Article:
It was inevitable that Snow White would be turned into a feature-length movie: it joins the likes of Aladdin, The Little Mermaid and Beauty and the Beast, all already announced and now in various stages of production. Earlier this year, Jon Favreau’s Jungle Book adaptation stormed the box office, along with the lesser-seen Pete’s Dragon a few months ago.
Over the last few years, the trickle that began with 101 Dalmatians, and its sequel, has turned into a flood. Tim Burton’s Alice in Wonderland made over $1bn at the cinemas; Maleficent (which saw Angelina Jolie tackle the Sleeping Beauty story) was generally well-received to the extent that, of course, sequel plans are well underway.
These films were followed up by Kenneth Branagh’s sumptuous Cinderella retelling, which kickstarted the fast-tracking of a number of films made to harvest the studio’s impressive animation back catalogue (let’s all forget about the Alice sequel Through the Looking Glass shall we, everyone else seems to have).
Snow White and the Seven Dwarfs was the first feature released by the studio in 1937. Since then, Walt Disney Pictures’ animation department has produced 55 films in total. In 2006, the already-successful Pixar Studios were brought under the umbrella of Disney. As a result, 2016 has proved to be a bumper year for the company in commercial terms, with The Jungle Book joined by Zootropolis and Finding Dory near the top of the year’s box office. In addition, the studio continues to expand and now also encompasses Marvel Studios and the ever-expanding Star Wars Universe.
All these factors mean that Disney has a vice-like grip on what cinema audiences watch. With films performing as well as they do, it’s hard to argue with the commercial and critical success and find fault with the bigger plan. You only have to look back at the dark days of the 1980s and early 1990s, and failures such as The Rescuers Down Under and The Great Mouse Detective, to see how far the studio has progressed — but has this success come at the expense of originality?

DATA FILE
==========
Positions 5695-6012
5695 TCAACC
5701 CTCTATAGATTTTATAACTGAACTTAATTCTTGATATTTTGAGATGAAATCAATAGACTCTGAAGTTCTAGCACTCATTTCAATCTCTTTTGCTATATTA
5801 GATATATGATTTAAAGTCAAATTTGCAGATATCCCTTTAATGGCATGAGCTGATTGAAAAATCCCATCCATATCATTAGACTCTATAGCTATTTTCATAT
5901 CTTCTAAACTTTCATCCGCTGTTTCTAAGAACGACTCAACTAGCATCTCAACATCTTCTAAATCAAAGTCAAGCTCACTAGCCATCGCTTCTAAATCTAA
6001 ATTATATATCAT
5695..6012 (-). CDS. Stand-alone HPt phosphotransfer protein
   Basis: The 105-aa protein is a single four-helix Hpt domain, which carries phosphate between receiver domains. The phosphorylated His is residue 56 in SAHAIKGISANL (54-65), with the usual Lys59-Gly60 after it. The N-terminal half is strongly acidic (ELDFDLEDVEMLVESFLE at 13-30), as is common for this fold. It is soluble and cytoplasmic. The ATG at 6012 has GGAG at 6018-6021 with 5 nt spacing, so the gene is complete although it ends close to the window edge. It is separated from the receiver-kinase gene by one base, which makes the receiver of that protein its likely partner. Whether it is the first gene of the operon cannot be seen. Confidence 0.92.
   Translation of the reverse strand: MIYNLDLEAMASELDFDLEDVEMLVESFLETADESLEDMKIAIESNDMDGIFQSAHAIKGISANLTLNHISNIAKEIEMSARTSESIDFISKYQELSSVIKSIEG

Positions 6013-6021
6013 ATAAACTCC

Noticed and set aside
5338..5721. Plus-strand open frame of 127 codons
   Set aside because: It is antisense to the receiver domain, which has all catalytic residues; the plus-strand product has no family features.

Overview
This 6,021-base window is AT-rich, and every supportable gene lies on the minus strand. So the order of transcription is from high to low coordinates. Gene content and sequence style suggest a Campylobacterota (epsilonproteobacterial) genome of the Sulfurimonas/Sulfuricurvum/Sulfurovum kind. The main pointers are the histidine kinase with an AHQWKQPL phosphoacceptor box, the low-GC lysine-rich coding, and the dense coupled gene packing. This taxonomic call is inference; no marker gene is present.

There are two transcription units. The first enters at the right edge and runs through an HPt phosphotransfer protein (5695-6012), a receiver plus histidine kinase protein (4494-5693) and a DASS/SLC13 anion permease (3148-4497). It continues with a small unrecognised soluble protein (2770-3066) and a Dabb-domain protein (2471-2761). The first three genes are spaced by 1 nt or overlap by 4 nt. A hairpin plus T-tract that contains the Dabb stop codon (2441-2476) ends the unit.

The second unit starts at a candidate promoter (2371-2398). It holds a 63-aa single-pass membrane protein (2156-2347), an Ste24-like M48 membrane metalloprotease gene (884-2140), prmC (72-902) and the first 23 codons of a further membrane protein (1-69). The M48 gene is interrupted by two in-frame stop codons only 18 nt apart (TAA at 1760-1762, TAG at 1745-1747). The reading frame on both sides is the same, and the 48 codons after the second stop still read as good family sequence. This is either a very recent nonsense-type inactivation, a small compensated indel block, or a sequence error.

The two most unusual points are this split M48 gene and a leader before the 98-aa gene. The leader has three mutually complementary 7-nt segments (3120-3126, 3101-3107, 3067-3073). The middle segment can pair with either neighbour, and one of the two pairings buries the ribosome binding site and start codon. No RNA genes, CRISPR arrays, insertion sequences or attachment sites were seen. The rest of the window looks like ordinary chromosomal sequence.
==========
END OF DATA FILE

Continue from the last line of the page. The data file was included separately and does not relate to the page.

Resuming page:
We could spend ages quibbling about the pros and cons of the likes of Star Wars: The Force Awakens, or the Avengers universe, but for now let’s just focus on the adaptations of animated classics. I’ll let you decide if an Indiana Jones reboot or another Pirates of the Caribbean sequel is a statement of originality by Disney as a whole…
Also off the table for today are the sequels produced by Pixar. The once-exciting young pretender was undoubtably responsible for a burst of excitement in animation, its fresh design and compelling new take on kids films once left audiences in awe. Now that Disney is in charge, we get a mediocre Monsters Inc. sequel and Toy Story 4.
What worries me is the ongoing revamping of classic animations into live-action blockbusters. Of course, most of the stories themselves weren’t ‘original’, taken as they were from fairytales or popular legends like Robin Hood, but the slew of remakes on the way signals a more general lack of creativity.
When audiences go to the upcoming Mulan update, they will expect to see many of the well-known scenes from the animation, and the same will be true with Snow White. The Jungle Book tried to keep the songs to a minimum, but despite its greater focus on the Rudyard Kipling source material, it had to bow down to audience expectations in the end.
This stifles creativity and innovation. Sure, there is a level of technical achievement to admire, and we’re waiting with baited breath to see Emma Thompson as the singing teapot in Beauty and the Beast next year, but it’s hardly an original idea.
And where will it all end? Once the ‘good’ films have been redone, will we end up with live-action versions of Oliver and Company? No thanks!